Israelis Are Drinking the Country’s Drugstores

chart water pollution drugs, animals, humans
Increased levels of male breast cancer and early onset puberty are consequence of water pollution in Israel.

The 52nd Conference of the Israel Geographical Association conducted the last week of December at Tel Aviv University dealt with developments affecting Israel, the Middle East and the planet as a whole. Geography, a discipline that is multi-varied in the subjects it addresses, is deeply relevant to the issues that environmentalists find most compelling.

A particularly interesting – and worrying –presentation was made by Dr. Dror Avisar, head of the Hydrochemistry Lab in the Department of Geography and Human Environment at Tel Aviv University. The lab focuses on micro-contaminants in groundwater. Avisar’s presentation at the geography conference dealt with the impact of medicines remaining from human and animal use on Israel’s water stocks. This contamination is much more widespread, enduring and harmful than I was aware of.

For example, an estimated ninety percent of antibiotics consumed to combat or prevent disease is excreted back into the water supply. Additionally, discarded antibiotics and other drugs are  dumped (from hospitals or manufacturing facilities)  and return to the hydrological system.  Even sophisticated water treatment systems have difficulty filtering out these contaminants, which also include considerable amounts of painkillers, psychotropic medications and hormones.

These micro-contaminants present multiple problems. Their biodegradability takes longer than previously believed and the reactivity of their components is high.

Antibiotic-resistant bacteria is already a concern for infectious disease physicians and epidemiologists. Similarly, the buildup of tolerance to pain meds and psychiatric ones could also conceivably be a consequence of the presence of these substances in water and the soils they irrigate or infiltrate.

So, too, the presence in water and soil of hormones and endocrine-disrupting chemicals, even in micro-doses to small to be screened, has already been linked to the premature onset of puberty in the early elementary school grades, loss of sperm count and motility, and an increased incidence of male breast cancer, and allergies has also been reported. Examples of affected settlements in Israel were presented by Avisar.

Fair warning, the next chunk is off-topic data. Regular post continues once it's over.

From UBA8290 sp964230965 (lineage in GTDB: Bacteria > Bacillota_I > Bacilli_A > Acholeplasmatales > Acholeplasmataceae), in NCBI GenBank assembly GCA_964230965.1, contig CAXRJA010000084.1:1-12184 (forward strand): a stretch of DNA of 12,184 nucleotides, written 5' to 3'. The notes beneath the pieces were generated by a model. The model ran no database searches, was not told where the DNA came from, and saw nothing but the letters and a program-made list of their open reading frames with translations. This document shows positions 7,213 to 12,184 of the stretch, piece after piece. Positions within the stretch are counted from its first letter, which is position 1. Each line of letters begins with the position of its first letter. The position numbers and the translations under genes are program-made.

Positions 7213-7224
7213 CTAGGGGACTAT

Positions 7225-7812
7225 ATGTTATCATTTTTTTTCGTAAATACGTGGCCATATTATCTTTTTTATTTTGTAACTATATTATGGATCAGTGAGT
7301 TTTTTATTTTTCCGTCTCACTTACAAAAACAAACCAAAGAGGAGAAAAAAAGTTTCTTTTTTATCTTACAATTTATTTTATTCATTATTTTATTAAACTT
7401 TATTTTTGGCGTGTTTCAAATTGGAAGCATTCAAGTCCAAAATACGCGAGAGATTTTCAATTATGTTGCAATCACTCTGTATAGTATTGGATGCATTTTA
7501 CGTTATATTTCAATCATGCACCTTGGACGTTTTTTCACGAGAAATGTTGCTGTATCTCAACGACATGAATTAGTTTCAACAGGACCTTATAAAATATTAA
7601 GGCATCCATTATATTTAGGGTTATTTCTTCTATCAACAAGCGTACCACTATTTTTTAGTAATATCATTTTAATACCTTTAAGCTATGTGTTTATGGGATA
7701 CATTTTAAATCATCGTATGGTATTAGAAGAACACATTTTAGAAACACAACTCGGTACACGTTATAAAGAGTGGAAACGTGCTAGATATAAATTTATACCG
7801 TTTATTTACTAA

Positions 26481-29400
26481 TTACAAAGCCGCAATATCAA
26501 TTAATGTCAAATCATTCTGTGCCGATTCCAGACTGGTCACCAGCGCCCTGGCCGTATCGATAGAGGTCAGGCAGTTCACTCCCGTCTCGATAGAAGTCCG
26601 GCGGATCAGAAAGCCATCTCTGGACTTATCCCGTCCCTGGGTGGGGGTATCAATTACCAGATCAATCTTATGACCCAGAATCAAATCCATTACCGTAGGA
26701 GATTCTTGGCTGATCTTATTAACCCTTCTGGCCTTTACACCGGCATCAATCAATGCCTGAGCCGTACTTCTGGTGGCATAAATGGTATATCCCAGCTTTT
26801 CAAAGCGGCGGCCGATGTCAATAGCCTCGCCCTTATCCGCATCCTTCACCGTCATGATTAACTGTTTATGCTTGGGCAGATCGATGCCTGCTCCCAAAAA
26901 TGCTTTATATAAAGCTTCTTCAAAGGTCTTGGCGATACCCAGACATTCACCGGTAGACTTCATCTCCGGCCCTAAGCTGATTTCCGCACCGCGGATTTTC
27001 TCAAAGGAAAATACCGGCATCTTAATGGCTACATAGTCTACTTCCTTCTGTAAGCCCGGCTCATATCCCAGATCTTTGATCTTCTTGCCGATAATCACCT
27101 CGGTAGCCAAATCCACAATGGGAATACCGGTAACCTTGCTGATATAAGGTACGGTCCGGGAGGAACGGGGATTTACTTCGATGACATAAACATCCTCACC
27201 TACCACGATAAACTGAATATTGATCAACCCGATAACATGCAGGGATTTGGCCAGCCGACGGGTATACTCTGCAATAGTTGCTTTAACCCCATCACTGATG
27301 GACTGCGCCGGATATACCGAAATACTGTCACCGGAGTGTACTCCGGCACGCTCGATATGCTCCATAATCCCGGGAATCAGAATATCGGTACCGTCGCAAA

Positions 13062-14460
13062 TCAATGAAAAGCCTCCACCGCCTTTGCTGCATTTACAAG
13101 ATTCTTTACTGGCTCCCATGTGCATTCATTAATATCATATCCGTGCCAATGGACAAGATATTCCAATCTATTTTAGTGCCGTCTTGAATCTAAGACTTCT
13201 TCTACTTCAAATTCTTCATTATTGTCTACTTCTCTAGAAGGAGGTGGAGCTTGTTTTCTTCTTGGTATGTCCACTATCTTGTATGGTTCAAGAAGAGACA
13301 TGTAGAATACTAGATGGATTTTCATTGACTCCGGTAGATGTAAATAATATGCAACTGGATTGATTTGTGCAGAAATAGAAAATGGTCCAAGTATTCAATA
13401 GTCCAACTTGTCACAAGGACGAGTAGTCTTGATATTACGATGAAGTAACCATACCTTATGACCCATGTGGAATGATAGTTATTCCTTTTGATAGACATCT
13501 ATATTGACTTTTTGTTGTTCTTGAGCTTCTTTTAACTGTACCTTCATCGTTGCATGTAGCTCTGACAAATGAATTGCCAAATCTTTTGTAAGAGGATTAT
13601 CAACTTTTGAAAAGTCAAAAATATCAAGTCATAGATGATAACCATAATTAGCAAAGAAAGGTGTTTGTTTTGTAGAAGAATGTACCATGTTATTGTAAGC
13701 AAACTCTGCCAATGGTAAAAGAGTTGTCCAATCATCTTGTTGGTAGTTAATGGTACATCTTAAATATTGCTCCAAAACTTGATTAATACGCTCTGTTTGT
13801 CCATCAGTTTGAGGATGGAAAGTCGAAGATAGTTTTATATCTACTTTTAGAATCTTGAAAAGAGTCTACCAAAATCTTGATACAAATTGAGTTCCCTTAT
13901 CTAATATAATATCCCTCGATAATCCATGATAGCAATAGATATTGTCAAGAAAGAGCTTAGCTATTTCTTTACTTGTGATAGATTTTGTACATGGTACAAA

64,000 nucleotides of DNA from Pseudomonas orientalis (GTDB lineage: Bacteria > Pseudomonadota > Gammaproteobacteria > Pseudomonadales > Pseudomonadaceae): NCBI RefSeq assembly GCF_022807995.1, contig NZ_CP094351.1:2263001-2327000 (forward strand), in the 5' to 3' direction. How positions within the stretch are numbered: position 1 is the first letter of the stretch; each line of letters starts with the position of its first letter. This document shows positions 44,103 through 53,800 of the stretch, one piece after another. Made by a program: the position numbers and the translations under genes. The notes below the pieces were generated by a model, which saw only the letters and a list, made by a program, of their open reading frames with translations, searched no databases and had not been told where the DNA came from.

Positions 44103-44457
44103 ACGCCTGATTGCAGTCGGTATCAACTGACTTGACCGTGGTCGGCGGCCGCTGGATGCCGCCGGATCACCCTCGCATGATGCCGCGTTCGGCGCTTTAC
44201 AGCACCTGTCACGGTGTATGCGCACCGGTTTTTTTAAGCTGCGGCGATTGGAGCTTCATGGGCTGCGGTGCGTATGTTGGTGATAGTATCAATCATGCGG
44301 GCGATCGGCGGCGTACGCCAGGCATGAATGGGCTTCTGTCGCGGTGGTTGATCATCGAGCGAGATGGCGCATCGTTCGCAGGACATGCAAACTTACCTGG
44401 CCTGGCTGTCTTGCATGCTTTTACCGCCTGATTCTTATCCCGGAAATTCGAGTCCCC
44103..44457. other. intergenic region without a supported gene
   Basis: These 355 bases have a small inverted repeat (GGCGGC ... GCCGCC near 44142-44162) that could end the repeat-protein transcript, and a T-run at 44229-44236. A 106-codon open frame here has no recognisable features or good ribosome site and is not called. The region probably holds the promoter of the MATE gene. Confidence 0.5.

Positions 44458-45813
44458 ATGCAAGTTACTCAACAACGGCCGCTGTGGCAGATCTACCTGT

Changes in Israel’s Rural Space

Other presentations dealt with changes in Israel’s rural space. Among these are the spatial transformations of many kibbutzim, which have converted lands from agricultural or industrial purposes to expanded residential communities for nonmembers.

The latter are interested in commuting to work in urban areas from residences in rural space, where a higher quality of life and direct contact with the natural environment are priorities. Further studies on the impact these new ex-urban areas will have on such issues as environmental quality, the preservation of open spaces and Israeli society as a whole, will be needed.

Also pertaining to Israel’s rural sector,  which has been wracked by changes in the traditional support system that the authorities once provided to agricultural producers but which have been profoundly affected by the free market approach and generally dismissive policies of recent governments, was a paper by Giora Ben-Dror  dealing with the moshav.

The moshav, a cooperative (in contrast to the traditional kibbutz, a communal village), has been troubled by some of the same difficulties the kibbutz has faced since the 1990s. Interestingly, while its historical economy has been profoundly affected, many moshavim remain a social and spatial organization that continues to adapt to changing conditions.

The conference began with an internal debate among geographers concerning the increasing quantification of the social sciences, with measurement and statistical data, analysis and simulation being  placed at the service of planning and other professions. The “positivists’ are countered by other geographers, who believe the discipline should be focused on theory and social critique and historical, case and descriptive studies.

The truth is, that both camps in the geographical community have been coexisting for years, and the healthy debate is more academic than operational: Practitioners of both quantitative and qualitative approaches are alive in Israeli and international departments of geography and elsewhere and neither are in danger of perishing.

Dr. Yosef Gotlieb, a geographer, blogs at “Issues of the Day” on his website,  He is the author of Rise, A Novel of Contemporary Israel.

image via notionscapital

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